Consumers grew slightly less optimistic headed into the holidays, however optimism still remains at historical highs, according to the Survey of Consumers conducted by the University of Michigan.
The Index of Consumer Sentiment decreased 1.7% from November’s 98.5 to 96.8 in December. This is also down 1.4% from 98.2 in December last year.
“Consumer sentiment has remained quite favorable although it continued to slowly recede in early December from its October cyclical peak,” Survey of Consumers Chief Economist Richard Curtin said. “Most of the recent decline was concentrated in the long-term prospects for the economy, while consumers thought current economic conditions have continued to improve.”
“Importantly, the largest decline in long-term economic prospects was recorded among Democrats, which reflected their concerns about the impact of the proposed changes in taxes,” Curtin said. “Perhaps the most important changes in early December were higher income expectations as well as a higher expected inflation rate in 2018.”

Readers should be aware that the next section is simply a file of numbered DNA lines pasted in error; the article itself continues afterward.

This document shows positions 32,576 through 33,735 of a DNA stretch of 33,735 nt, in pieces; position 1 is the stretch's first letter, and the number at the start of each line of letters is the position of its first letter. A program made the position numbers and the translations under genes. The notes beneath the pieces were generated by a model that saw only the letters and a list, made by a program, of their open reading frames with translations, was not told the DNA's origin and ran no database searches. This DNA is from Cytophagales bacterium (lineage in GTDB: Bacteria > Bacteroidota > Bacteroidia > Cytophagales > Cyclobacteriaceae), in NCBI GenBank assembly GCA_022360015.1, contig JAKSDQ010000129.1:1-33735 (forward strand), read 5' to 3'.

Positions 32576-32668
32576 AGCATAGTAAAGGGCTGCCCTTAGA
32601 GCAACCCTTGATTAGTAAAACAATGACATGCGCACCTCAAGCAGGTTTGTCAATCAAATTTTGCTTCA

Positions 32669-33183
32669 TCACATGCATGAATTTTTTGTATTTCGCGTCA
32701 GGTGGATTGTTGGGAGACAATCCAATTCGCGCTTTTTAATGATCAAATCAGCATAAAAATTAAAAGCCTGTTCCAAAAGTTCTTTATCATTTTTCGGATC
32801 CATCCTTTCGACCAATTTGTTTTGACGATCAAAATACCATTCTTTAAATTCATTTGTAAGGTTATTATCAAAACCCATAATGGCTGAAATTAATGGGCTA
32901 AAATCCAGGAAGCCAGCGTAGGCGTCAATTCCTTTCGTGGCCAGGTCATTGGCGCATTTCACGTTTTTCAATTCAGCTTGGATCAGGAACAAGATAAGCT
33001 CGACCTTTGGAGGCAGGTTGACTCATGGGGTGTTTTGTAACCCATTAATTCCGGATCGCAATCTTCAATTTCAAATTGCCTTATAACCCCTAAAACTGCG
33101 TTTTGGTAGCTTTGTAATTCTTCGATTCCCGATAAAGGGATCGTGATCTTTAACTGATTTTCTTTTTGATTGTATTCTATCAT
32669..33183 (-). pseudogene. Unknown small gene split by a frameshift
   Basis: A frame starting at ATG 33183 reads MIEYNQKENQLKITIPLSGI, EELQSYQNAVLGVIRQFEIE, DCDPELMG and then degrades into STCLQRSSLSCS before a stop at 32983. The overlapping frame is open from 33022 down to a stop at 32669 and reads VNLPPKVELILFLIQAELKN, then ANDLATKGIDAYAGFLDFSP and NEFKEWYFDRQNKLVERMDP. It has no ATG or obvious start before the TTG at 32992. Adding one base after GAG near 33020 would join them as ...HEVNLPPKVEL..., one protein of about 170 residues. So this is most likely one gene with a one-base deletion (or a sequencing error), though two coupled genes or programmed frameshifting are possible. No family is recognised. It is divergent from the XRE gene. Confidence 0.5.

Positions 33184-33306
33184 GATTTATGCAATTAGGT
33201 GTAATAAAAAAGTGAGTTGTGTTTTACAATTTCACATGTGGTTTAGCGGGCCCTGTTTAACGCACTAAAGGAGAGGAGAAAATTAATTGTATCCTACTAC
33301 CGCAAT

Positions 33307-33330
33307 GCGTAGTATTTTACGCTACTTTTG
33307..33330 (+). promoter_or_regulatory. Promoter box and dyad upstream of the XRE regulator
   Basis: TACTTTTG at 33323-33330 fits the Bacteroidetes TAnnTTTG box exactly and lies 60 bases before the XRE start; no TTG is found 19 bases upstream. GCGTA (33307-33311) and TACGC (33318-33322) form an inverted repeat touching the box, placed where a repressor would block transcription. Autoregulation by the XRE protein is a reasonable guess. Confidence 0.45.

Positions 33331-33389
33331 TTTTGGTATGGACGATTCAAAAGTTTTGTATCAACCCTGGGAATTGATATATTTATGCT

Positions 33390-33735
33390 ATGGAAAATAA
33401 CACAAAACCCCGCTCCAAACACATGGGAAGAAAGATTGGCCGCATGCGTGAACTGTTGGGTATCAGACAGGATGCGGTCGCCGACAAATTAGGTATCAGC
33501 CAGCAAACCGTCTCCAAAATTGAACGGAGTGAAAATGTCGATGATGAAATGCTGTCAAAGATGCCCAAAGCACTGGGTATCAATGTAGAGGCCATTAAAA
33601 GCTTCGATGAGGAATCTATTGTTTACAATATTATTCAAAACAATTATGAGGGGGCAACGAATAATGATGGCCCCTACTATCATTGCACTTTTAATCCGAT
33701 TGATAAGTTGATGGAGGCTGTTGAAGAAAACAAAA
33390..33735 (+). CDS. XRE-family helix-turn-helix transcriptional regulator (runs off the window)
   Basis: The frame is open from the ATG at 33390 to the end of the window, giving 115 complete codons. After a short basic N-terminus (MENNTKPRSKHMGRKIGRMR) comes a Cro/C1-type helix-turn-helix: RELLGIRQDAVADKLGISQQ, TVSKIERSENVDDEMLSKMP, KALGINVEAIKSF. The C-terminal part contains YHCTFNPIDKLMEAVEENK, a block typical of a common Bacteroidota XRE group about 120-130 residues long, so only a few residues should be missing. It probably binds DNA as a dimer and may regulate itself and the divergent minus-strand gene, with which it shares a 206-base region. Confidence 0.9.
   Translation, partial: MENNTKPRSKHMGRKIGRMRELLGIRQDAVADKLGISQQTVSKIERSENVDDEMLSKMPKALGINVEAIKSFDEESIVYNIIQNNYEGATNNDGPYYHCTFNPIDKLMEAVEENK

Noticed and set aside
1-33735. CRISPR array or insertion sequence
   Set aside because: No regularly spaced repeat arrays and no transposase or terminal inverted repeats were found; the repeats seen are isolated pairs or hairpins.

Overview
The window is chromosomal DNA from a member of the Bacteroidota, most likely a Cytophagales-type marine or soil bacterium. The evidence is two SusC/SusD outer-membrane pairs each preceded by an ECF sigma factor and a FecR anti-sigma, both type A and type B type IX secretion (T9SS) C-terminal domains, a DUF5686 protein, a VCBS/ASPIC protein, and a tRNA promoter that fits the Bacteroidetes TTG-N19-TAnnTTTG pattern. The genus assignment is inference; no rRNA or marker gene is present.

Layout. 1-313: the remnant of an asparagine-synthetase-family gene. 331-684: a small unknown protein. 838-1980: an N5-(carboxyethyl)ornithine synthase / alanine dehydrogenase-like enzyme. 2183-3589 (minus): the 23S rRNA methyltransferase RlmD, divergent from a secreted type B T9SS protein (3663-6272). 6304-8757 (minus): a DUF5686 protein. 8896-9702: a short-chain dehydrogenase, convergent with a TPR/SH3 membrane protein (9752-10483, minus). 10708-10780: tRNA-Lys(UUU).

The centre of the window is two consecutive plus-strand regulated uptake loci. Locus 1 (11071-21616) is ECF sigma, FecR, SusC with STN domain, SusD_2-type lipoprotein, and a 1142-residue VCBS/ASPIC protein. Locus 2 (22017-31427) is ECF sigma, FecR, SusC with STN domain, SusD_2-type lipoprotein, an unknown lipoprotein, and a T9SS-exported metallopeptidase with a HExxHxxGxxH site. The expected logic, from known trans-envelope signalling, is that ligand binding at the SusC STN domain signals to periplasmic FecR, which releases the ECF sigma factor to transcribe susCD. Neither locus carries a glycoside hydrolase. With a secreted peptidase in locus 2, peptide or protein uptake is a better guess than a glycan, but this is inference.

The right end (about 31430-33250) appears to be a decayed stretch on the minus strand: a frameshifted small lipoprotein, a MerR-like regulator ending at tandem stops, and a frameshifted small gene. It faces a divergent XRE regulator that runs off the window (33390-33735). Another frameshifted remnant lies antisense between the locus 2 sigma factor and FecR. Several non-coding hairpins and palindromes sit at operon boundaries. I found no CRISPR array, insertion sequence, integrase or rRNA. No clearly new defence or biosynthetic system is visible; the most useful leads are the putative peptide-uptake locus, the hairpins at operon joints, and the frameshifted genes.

An article by Jill Mislinski for Advisor Perspectives explains what this confidence level means historically:
The Michigan average since its inception is 85.4. During non-recessionary years the average is 87.6. The average during the five recessions is 69.3.
Americans could start feeling more optimistic again soon, Curtin explained.
“Income gains have been slowly improving during the past year, and the data indicate that trend has continued,” he said. “In contrast, the rise in inflation expectations in early December was a surprise, and confidence in this finding must await confirmation in the months ahead before any inferences are drawn.”
The Current Economic Conditions index increased by 2.1% from November’s 113.5 and 3.6% from 111.9 in December 2016 to hit 115.9 in December this year.
However, this loss in the Index of Consumer Expectations plummeted 4.8% from 88.9 last month to 84.6 in December. This is also down 5.5% from 89.5 in December 2016.
“Buying plans for durables have improved in early December, largely due to attractive pricing, in contrast to the rise in the expected inflation rate,” Curtin said. “Overall, the data signal an expected gain of 2.7% in real consumption expenditures in 2018.”